I have been finding the tips of branches underneath my trees that look like they have been chewed off. What is causing this? DK
The culprit is likely an insect called a Twig Girdler. Adults are longhorned beetles ranging from 1/2 to 5/8 inches in length. They are grayish brown with antennae typically at least as long as the body. The larvae are whitish, cylindrical, legless grubs that grow to about 3/4 inch in length.
Twig girdlers typically prefer pecan, hickory, persimmon, and elm. But, they will also enjoy oaks, honeylocust, hackberry, poplar, dogwood, and various fruit trees.
This time of year it is not unusual to see these chewed off branches on the ground around trees the twig girdlers call home. Preferred branches tend to be 1/4 to 1/2 an inch in diameter.
Adult twig girdlers emerge from late August to early October and begin to feed on the tender bark found near the branch ends. While feeding they find a mate and the female deposits their eggs underneath the bark.
There are typically 3 to 8 eggs deposited in each twig, but they may contain up to 40 eggs.
The females live around 6 to 10 weeks and repeat this process several times laying up to 200 eggs which begin to hatch in about 3 weeks.
Eggs cannot survive in a living twig, so the girdler chews almost all the way through the branch causing the branch to die. It then typically falls to the ground due to its weight or from the wind.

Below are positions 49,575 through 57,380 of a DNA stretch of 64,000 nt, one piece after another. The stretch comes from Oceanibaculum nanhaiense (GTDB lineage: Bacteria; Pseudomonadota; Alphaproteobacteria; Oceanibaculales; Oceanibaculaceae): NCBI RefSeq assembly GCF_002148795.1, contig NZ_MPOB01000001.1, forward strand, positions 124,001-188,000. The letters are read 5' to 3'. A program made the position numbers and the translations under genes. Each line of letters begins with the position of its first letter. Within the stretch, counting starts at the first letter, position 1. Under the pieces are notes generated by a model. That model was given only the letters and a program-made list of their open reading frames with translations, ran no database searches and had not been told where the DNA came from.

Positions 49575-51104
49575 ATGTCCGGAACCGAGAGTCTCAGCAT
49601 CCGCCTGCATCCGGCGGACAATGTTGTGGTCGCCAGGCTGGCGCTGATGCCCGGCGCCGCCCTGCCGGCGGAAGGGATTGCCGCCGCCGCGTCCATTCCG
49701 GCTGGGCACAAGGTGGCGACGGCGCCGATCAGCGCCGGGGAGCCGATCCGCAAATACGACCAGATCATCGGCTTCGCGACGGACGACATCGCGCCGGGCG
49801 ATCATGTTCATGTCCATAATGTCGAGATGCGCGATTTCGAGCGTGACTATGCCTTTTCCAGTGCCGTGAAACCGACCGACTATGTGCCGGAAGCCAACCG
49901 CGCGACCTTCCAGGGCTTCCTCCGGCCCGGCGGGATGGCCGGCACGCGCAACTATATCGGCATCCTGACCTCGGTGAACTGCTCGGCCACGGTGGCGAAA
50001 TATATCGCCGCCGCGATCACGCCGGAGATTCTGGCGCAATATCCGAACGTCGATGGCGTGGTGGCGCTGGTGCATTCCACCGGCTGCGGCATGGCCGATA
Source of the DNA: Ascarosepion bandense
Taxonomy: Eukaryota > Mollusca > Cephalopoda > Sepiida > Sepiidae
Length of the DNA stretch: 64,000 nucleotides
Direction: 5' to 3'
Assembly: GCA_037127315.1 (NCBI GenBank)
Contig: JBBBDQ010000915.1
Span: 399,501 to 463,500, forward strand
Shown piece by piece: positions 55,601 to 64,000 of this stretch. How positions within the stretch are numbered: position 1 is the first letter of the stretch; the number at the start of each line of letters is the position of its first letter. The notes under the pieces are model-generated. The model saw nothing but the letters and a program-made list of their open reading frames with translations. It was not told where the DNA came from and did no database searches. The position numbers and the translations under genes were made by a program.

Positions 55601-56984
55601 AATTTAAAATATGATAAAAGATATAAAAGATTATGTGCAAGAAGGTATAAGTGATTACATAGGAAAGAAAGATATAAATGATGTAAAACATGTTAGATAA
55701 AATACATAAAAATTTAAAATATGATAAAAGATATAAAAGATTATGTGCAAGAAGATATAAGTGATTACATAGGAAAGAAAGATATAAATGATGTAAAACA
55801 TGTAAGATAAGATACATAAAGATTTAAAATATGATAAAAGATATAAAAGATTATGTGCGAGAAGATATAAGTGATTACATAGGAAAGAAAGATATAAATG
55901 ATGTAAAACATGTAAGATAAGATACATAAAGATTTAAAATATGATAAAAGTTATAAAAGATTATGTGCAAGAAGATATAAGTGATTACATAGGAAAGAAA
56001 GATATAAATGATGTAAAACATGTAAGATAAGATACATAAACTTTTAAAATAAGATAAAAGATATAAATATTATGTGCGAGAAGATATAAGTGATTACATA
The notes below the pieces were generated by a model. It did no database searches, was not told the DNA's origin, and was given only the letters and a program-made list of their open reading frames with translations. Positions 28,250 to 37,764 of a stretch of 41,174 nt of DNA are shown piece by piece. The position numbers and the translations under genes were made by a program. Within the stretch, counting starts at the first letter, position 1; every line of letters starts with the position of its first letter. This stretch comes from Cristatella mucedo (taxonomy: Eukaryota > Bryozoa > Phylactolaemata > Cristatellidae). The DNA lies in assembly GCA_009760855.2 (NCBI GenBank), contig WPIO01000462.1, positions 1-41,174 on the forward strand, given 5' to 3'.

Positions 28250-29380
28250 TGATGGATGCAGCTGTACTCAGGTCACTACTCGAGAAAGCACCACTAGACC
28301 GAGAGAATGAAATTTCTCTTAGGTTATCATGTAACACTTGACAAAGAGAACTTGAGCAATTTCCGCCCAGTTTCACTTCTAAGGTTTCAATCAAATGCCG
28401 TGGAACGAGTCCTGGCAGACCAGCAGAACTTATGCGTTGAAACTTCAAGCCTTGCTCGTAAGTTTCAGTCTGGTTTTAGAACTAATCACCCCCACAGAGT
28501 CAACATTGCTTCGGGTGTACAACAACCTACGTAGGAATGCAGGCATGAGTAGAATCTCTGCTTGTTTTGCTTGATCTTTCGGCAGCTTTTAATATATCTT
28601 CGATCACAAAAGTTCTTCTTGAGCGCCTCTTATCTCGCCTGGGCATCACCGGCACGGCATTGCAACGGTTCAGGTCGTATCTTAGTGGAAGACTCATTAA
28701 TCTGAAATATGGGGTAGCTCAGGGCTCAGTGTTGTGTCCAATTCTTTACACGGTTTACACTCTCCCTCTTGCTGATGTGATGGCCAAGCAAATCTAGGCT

After hatching, the larvae overwinter in the dead twig feeding on the woody portion of the branch.
After a 12 to 14 day pupation period during August and September the following year, the adult chews a hole in the bark to escape and the process begins again.
It is not uncommon to see the ground almost covered with twigs in heavily infested trees. Young trees can take on a deformed appearance over the years due to a twig girdler infestation. This girdling not only affects the beauty of the tree but can also reduce yields in fruiting trees.
If you are finding these chewed off branches under your trees, your best strategy is to pick up those twigs and throw them away. This removes the insect from your yard and prevents the larvae from maturing and doing damage again next year.
You can get answers to all your gardening questions by calling the Tulsa Master Gardeners Help Line at 918-746-3701, dropping by our Diagnostic Center at 4116 E. 15th Street, or by emailing us at email@example.com.